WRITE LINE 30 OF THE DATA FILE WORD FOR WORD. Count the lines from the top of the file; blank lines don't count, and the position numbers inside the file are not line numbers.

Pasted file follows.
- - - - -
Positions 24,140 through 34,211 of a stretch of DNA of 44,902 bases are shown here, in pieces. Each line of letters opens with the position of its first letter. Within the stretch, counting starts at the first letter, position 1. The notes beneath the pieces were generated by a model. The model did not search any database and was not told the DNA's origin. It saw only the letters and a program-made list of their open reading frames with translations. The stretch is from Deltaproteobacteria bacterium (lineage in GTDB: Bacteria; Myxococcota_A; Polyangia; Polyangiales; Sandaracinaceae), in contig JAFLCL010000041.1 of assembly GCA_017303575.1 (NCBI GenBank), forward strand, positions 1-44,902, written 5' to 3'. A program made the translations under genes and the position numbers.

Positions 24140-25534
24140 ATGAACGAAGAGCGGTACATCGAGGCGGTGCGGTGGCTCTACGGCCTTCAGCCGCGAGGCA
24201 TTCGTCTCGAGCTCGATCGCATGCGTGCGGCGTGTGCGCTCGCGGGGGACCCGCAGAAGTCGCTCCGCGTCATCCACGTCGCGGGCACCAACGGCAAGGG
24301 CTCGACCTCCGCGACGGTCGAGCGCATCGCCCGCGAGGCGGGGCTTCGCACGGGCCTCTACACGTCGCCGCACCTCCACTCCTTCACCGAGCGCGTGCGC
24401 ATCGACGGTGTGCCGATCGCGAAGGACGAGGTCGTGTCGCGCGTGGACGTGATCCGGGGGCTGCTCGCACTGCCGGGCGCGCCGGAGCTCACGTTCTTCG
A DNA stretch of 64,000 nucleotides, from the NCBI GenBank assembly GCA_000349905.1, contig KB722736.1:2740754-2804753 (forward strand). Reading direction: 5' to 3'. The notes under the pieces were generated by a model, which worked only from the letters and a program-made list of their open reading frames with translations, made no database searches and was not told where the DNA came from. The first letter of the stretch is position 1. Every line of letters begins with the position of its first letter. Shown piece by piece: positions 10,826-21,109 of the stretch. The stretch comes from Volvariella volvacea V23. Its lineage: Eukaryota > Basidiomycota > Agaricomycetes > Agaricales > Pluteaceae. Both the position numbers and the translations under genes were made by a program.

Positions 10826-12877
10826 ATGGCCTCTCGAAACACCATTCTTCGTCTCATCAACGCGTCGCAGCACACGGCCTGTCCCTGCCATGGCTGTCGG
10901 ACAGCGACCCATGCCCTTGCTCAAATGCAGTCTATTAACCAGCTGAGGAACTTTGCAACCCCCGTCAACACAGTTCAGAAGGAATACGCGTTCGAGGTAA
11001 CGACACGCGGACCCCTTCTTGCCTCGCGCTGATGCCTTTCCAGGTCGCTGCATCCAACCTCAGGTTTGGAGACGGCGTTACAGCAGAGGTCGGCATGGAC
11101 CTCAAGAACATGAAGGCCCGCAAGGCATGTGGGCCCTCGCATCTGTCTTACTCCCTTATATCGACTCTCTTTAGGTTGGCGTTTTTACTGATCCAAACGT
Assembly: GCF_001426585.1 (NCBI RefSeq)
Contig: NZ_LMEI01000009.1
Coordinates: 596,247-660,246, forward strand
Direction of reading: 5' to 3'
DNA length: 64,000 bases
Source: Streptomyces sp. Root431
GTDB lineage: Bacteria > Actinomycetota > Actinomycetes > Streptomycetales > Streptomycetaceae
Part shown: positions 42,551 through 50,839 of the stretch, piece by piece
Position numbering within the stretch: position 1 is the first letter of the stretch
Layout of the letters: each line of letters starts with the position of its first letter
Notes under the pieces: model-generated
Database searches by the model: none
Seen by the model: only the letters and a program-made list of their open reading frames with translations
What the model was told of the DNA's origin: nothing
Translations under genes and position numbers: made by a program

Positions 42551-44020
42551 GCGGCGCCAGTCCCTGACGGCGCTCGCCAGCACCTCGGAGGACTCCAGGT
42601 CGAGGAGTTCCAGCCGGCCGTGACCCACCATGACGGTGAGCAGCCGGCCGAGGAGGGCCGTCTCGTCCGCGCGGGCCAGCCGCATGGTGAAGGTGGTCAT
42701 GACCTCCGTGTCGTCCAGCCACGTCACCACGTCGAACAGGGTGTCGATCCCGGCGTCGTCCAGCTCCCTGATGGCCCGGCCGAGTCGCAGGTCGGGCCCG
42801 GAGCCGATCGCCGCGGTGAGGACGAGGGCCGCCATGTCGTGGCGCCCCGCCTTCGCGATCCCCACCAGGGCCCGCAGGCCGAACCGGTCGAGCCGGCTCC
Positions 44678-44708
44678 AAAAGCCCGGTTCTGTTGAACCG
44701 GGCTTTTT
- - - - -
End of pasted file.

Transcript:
42601 CGAGGAGTTCCAGCCGGCCGTGACCCACCATGACGGTGAGCAGCCGGCCGAGGAGGGCCGTCTCGTCCGCGCGGGCCAGCCGCATGGTGAAGGTGGTCAT